Who said you can’t teach old dogs new tricks? Senior Zoomers have committed unintended discretions before the mic and the camera. Some were so irritating that it was a test of nerves just to stay online.
Among retired folks, we celebrate each month by joining hands and sponsoring lunch or merienda-cena. It is a great way to eat, drink and be merry without breaking the bank because the bill is split among several hosts.
COVID-19 stopped all of that and sent us packing into our homes. What happened next?
We reluctantly, and with much trepidation, downloaded this app for a new web-based conferencing tool called Zoom where users could virtually meet, talk and see each other.
Reminder: If you intend to keep pace with the times, download the app and memorize initially just two icons: audio (microphone) and the video (movie camera).
Your amusement ride starts from here. Once you’ve mastered these icons, you will strive to avoid or minimize many of the virtual boo-boos.
Being a new internet gizmo, we’ve committed many unintended indiscretions before the microphone and the camera. Some were so irritating that it was a test of nerves just to stay online.
Your video is turned off. “I can’t see myself,” hollered one participant to which another replied, “Ako rin!” This happens a lot among seniors who are trying hard to adapt to this new normal.
Did you check your video? It might be turned off (with a red slash).
Showing and seeing your face is important in keeping that sense of presence and involvement in the meeting or gathering.
What is the obvious advantage of Zooming? You can dress down. The camera can only capture half of your body frame so how you’re dressed, from the waist down, is your own personal business.
Your audio is turned off or on mute. “What?” I could see her lips moving but there was no sound. That’s because the audio was red-slashed, meaning you’re on mute mode. Click on the icon again to release the sound. When on a video call, every little sound in your background is going to be amplified. One time, we were praying the rosary online and this dog kept howling. Be considerate. Mute yourself so unwanted noise is eliminated.
Your audio is on. Be aware that everybody can hear you. Don’t shout and don’t eat or munch noisily. Isolate unnecessary noise. Close the door and inform your household that you are in conference so that they can answer the phone and not cause any disturbance or distraction. There’s nothing more irritating than hearing someone consulting with his doctor, arguing with his lawyer or giving instructions to the kitchen staff on today’s menu. Worse is losing your cool and blowing your top online. You are supposed to maintain silence. If you cannot help multi-talking, by all means, mute yourself.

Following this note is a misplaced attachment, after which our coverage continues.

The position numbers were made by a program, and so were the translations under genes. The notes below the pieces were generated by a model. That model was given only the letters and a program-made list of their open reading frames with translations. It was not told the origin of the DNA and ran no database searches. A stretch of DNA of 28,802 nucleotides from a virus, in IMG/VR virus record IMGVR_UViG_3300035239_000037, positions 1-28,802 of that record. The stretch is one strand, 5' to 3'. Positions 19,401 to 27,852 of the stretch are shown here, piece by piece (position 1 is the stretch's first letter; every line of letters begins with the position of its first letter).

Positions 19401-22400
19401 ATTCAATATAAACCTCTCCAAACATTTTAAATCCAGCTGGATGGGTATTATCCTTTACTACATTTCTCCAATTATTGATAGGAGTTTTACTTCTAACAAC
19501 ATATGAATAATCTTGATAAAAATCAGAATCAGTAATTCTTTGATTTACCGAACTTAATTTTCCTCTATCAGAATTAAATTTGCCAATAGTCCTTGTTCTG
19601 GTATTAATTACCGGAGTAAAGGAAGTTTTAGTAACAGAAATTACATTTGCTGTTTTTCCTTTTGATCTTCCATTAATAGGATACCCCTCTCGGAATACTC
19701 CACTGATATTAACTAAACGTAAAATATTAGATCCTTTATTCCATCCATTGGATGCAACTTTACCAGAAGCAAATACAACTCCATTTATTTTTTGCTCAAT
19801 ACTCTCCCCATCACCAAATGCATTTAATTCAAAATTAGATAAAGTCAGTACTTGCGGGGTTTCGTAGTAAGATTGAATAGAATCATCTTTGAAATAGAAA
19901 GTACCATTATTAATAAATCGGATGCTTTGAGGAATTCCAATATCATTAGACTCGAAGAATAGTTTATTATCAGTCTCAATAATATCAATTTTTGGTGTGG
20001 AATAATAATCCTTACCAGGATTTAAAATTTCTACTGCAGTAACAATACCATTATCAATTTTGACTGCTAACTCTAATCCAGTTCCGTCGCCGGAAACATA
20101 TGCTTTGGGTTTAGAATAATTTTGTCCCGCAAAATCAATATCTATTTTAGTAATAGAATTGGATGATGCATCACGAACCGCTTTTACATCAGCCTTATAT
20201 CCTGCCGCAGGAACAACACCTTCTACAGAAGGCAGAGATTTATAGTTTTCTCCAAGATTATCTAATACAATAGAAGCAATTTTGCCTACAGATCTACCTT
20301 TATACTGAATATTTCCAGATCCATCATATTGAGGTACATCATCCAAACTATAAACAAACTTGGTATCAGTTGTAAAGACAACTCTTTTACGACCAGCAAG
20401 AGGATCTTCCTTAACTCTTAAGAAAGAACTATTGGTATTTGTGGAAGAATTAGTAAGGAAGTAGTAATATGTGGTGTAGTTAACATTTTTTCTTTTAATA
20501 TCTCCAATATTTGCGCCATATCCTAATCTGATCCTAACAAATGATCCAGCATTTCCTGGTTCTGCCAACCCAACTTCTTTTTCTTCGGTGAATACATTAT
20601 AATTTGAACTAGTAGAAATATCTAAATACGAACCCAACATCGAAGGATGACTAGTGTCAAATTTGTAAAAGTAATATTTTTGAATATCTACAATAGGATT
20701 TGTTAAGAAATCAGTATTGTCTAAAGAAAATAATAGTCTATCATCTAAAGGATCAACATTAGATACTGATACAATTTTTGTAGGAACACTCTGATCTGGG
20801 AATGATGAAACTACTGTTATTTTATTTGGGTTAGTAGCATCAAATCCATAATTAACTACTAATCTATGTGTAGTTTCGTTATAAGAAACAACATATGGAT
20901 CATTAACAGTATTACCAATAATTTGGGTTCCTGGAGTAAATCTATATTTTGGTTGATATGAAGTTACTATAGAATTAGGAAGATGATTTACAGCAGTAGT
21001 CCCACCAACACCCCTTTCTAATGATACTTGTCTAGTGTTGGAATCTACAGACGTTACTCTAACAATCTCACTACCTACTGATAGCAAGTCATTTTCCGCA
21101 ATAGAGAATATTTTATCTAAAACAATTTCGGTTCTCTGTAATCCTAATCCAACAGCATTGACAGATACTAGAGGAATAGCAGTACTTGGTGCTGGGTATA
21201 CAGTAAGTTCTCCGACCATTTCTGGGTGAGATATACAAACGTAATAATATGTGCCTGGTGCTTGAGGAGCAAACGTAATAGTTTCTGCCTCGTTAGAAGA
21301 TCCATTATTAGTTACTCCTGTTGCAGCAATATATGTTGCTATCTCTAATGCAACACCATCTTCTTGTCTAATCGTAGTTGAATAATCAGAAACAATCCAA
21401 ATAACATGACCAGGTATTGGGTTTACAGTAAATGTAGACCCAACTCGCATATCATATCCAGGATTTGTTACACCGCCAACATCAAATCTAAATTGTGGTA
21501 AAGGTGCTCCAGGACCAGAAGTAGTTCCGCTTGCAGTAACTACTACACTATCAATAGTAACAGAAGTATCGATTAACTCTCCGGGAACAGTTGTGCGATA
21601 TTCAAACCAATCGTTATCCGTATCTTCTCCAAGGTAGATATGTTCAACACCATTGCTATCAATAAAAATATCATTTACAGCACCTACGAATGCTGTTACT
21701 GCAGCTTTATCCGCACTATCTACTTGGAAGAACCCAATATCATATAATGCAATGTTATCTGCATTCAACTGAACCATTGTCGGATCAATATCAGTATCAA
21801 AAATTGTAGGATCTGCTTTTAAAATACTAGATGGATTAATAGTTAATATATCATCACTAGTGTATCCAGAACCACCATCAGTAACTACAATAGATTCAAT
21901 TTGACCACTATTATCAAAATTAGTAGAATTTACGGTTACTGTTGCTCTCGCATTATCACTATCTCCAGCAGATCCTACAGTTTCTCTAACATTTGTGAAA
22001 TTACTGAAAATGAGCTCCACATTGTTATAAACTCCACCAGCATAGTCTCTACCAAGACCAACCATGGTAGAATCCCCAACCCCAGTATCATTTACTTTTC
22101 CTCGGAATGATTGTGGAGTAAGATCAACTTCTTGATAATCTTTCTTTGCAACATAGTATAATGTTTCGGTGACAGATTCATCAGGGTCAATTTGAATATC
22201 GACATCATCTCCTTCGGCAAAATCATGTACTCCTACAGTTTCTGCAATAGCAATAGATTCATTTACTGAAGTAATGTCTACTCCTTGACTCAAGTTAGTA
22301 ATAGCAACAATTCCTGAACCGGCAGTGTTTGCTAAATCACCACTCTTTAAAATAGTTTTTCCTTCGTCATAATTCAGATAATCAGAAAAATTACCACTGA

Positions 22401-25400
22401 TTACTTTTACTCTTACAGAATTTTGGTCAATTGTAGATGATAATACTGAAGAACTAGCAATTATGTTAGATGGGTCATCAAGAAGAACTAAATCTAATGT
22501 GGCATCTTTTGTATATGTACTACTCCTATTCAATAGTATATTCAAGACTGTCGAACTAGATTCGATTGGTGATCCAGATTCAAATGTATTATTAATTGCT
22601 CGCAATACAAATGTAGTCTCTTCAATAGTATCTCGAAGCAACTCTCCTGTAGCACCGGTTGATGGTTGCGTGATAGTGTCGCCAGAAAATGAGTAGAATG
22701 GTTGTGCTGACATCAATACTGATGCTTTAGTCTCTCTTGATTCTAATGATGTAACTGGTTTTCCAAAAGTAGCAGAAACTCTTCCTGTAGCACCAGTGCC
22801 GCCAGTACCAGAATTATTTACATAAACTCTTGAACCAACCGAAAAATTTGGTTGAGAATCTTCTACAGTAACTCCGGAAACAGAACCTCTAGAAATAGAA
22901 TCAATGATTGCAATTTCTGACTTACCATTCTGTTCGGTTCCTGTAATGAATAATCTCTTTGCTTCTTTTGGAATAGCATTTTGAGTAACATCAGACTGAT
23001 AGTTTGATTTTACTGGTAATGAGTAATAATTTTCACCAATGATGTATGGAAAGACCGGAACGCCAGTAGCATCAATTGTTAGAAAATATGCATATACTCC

Once you’ve turned on your audio, you stayed quiet as a tomb. “Are you still there?” Someone might throw that question out because you’ve been too quiet. Although it’s a good idea to stay on mute, don’t let it be your constant setting. Give voice to your opinion and to what you’re thinking. It may be tempting to keep mum but you joined this gathering because you have a reason to be in it. Speak up.
Do not hog the whole airtime. Even if there are only four or six of you in the meeting, do not be tempted to use it as your own personal monologue platform. Unless what you’re sharing is so riveting and interesting that you deserve everybody’s undivided attention. Practice courtesy and when somebody else is talking, you sit tight and listen or raise your hand if you wish to interrupt.
You may dress up only for the top half of your outfit to be visible. What is the obvious advantage of Zooming? You can dress down. You can wear shorts, leggings, pajamas, slippers, flip flops, even go barefoot. The camera can only capture half of your body frame so how you’re dressed, from the waist down, is your own personal business. BUT...never stand up. One Zoom-er forgot. She stood up to change her blouse and exposed her undergarment in full view of 180 shocked participants. Tap the video icon off (red slash) if you need to stand up to get something or do something else.
You aren’t looking into the camera. Everybody is guilty of this. You’ve become so absorbed with what you want to share on the screen that your gaze is focused on the screen or on the paper that you are reading, forgetting to look up at where the camera is. The built-in camera is at the top of your computer. Remember to look up at its eye (color green) so you can give a semblance of “I see you, and yes! I’m talking to you.”
Choose an appropriate background setting. A friend decided to set up her laptop in the guest room using a plain wall as her background. Perfect. Until the camera caught a toilet brush leaning on the plain background wall.
Choose your location. Set up your laptop with a simple, clutter-free background. Don’t choose a low table because the camera will only get a view of your knees or legs or your belly. Don’t show your laundry line, avoid busy backdrops and if possible, never set up your Zoom in your bedroom. Your sleeping quarters should remain private. If you lack space in the house, focus the camera on your work area even if it's as narrow as a pantry. Add a row of books or a little planter pot, or a wall of your favorite photos or prints. You can also choose a virtual background included in the app like the Aurora Borealis or a beachfront. Why not use your own logo and, to personalize it further, choose a background from your personal photo gallery?
Who said you can’t teach an old dog new tricks?
You will have gained (or regained) confidence, at your fingertips.
And here’s a bonus: The thrill of hearing and seeing your kids and grandkids cheer you on.